Big Ideas (ABC) During Trump’s presidency, we saw again the craziness of fear, hysteria, and political grandstanding. In Joe McCarthy and the politics of fear, historian Richard Norton Smith talks about the political rise of Joe McCarthy, his fall and his toxic legacy. It’s an interesting podcast- I learned a lot about Joe McCarthy.

In Our Time: Religion. Arianism was an early form of Christianity that believed that the Son of God was not co-eternal (and therefore equal) with God the Father. (Be careful- it’s not Aryanism, which is the belief in white supremacy.) It was quite a common belief amongst early Christians, but during the Council of Nicea in 325 it was declared to be heresy. However, it continued amongst the Goths and Visi-Goths, and still lingers today amongst Unitarians and (yikes!) the Church of the Latter Day Saints. This episode Arianism has three historians contextualizing Arianism within early Christianity and the Eastern and Western Roman Empires.

Not content with listening to one arcane program, I then listened to a previous 2007 In Our Time episode on The Nicene Creed. It was the Nicene Creed that finally marked the end of my mainstream Christianity, when I found myself unable to say even a single sentence with any conviction. This program covered much the same territory as the Arianism one, albeit with different historians, and I must confess that angels dancing on pin heads did come to mind.

Con subtítulos en español: Después de…

This was quite different from the other films that I have seen screened through the Instituto Cervantes. It’s a two-part documentary about the political rift in Spanish society in the 1980s, in the years after the death of Franco and just before the 1981 military coup. The film makers go into the streets and to political rallies, interviewing people – just ordinary people. Actually, it reminded me a bit of America today: a society completely divided, interpreting events in starkly different ways. No wonder there was a coup just after they had finished filming, because the pro-Franco forces, including the Church, were still very prominent. There’s no real plot to it. Instead, it moves from one group to another in a chapter-like format. Interesting as a piece of social and political history.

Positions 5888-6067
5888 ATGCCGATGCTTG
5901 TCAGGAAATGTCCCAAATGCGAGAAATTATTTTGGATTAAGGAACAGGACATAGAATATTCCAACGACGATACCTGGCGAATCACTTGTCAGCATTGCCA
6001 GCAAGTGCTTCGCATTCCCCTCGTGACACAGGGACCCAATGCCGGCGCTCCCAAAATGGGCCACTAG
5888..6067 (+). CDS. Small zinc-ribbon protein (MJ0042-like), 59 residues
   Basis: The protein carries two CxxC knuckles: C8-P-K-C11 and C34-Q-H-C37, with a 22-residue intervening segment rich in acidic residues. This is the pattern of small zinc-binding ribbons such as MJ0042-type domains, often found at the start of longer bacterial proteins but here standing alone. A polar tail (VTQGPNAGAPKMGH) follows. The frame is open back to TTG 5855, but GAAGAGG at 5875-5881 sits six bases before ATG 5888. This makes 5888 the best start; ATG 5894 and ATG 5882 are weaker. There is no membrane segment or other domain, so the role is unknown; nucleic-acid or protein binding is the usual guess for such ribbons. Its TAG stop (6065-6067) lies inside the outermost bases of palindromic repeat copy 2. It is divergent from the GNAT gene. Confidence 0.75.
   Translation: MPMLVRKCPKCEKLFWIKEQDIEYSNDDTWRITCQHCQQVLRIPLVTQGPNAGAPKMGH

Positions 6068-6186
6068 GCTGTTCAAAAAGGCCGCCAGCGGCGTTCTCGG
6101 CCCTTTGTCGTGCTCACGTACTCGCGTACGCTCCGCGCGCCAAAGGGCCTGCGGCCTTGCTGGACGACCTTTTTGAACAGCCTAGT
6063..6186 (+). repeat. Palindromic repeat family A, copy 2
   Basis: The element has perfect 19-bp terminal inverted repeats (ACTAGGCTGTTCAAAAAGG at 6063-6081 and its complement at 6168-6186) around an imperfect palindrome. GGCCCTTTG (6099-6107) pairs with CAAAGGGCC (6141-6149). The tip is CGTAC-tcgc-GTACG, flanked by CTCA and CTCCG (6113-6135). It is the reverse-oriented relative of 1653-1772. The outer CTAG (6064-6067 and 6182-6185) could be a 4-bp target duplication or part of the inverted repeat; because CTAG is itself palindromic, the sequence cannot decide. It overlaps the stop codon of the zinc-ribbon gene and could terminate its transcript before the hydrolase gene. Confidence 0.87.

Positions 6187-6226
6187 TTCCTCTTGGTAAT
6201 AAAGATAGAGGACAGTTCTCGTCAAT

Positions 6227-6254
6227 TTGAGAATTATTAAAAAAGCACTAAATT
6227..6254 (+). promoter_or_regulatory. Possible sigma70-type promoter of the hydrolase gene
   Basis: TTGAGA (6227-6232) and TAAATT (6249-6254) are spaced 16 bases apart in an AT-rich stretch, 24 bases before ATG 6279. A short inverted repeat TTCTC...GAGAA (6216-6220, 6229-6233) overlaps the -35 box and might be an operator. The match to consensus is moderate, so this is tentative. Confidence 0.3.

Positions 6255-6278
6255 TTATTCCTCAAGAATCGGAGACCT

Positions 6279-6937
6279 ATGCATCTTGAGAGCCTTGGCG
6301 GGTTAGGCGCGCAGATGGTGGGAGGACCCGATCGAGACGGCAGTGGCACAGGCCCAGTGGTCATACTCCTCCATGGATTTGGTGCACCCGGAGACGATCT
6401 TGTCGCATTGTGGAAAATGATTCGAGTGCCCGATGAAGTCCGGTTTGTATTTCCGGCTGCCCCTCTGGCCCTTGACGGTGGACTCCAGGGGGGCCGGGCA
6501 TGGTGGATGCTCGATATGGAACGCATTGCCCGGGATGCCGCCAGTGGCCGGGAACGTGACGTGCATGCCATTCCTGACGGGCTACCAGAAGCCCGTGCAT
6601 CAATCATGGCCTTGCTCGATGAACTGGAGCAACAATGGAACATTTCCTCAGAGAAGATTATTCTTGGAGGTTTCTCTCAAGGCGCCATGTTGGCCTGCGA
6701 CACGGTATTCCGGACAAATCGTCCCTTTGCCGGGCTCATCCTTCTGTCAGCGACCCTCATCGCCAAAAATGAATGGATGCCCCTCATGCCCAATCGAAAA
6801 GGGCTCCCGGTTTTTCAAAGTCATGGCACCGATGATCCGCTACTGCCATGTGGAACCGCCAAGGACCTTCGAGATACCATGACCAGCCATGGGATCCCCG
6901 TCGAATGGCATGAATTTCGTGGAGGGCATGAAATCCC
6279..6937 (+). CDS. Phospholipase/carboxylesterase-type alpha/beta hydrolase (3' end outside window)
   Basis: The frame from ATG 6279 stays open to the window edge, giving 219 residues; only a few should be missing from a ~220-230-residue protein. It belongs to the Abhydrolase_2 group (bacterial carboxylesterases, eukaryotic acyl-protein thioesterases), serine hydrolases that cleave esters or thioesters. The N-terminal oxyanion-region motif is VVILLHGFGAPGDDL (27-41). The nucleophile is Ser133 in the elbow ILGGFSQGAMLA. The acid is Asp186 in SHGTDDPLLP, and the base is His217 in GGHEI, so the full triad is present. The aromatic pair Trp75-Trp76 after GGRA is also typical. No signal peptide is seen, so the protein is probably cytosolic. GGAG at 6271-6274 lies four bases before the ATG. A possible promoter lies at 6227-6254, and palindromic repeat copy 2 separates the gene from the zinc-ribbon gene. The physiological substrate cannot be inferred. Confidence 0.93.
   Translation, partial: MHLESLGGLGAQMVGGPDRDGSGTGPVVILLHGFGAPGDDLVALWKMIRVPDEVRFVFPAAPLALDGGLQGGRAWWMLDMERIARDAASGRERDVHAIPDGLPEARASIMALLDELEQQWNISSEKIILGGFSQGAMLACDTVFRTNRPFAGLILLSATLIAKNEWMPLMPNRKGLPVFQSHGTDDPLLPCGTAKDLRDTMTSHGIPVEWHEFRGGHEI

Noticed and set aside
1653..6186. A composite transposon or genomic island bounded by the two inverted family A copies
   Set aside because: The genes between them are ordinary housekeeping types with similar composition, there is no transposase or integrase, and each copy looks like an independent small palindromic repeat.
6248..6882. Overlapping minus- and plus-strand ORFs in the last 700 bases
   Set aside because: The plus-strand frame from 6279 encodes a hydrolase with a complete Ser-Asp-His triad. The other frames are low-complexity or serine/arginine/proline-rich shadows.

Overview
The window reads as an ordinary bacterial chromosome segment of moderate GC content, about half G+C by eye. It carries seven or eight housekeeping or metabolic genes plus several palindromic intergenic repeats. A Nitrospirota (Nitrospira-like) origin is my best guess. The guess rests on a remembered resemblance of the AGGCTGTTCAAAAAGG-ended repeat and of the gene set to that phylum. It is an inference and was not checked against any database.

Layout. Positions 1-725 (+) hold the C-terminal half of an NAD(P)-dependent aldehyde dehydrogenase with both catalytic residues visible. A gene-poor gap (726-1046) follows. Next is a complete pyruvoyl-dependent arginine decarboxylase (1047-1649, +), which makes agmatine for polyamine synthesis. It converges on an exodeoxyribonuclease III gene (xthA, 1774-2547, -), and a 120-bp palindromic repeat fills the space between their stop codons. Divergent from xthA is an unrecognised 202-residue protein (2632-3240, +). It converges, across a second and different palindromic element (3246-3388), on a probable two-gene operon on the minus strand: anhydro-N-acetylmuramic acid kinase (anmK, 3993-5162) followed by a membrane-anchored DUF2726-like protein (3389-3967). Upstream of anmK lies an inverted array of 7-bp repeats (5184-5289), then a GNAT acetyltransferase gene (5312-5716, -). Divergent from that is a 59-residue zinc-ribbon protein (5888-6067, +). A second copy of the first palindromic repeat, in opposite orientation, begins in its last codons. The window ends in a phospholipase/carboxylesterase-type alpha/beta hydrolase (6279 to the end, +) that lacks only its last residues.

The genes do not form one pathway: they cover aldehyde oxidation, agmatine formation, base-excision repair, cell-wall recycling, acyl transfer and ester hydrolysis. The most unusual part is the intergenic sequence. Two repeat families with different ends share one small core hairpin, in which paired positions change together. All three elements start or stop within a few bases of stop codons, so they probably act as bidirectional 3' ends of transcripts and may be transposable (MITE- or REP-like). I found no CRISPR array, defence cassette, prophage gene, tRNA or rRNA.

Escape from Melbourne….

During lockdown, we planned all sorts of little trips. Lockdown finished, but we felt a bit reluctant. Then the BIG lockdown was imposed and that was the end of that. I had some trips back and forth to the Mornington Peninsula in January, then ANOTHER short lockdown. Jeez- you wouldn’t want to book tickets anywhere, we thought.

So when a couple of beautiful days were forecast for the end of April, we decided on the spur of the moment, to desert the cat and go to Mt Macedon to look at the autumn leaves. Most of the places we looked out were booked out, so we spread our net further afield and ended up at Cleveland Winery, in Lancefield.

Beautiful place. We didn’t stay in the old 1880s house (unfortunately) but in the guest suites nearby. We woke up to the sun rising over the mist that clung to the vineyards. Quite beautiful

The sun rising over the vineyards

We were on the hunt for autumn colour, and Forest Glade gardens delivered in spades. I wasn’t aware of using a filter on the photos- I think that they really were this colour. Absolutely spectacular

There was going to be a wedding that afternoon.
The Japanese Garden
The Maple Walk
More of the Japanese Garden
I do like a bit of topiary
The gazebo

It was lovely to get out of Melbourne. And who would have thought that you could get so much pleasure from the paper strap over the toilet suite assuring you that it is sanitized, pillows that are too plump to sleep on, and little dobs of Vegemite in plastic sachets?

The cat wasn’t too happy though.

Six Degrees of Separation: From ‘Beezus and Ramona’ to ‘Another Brooklyn’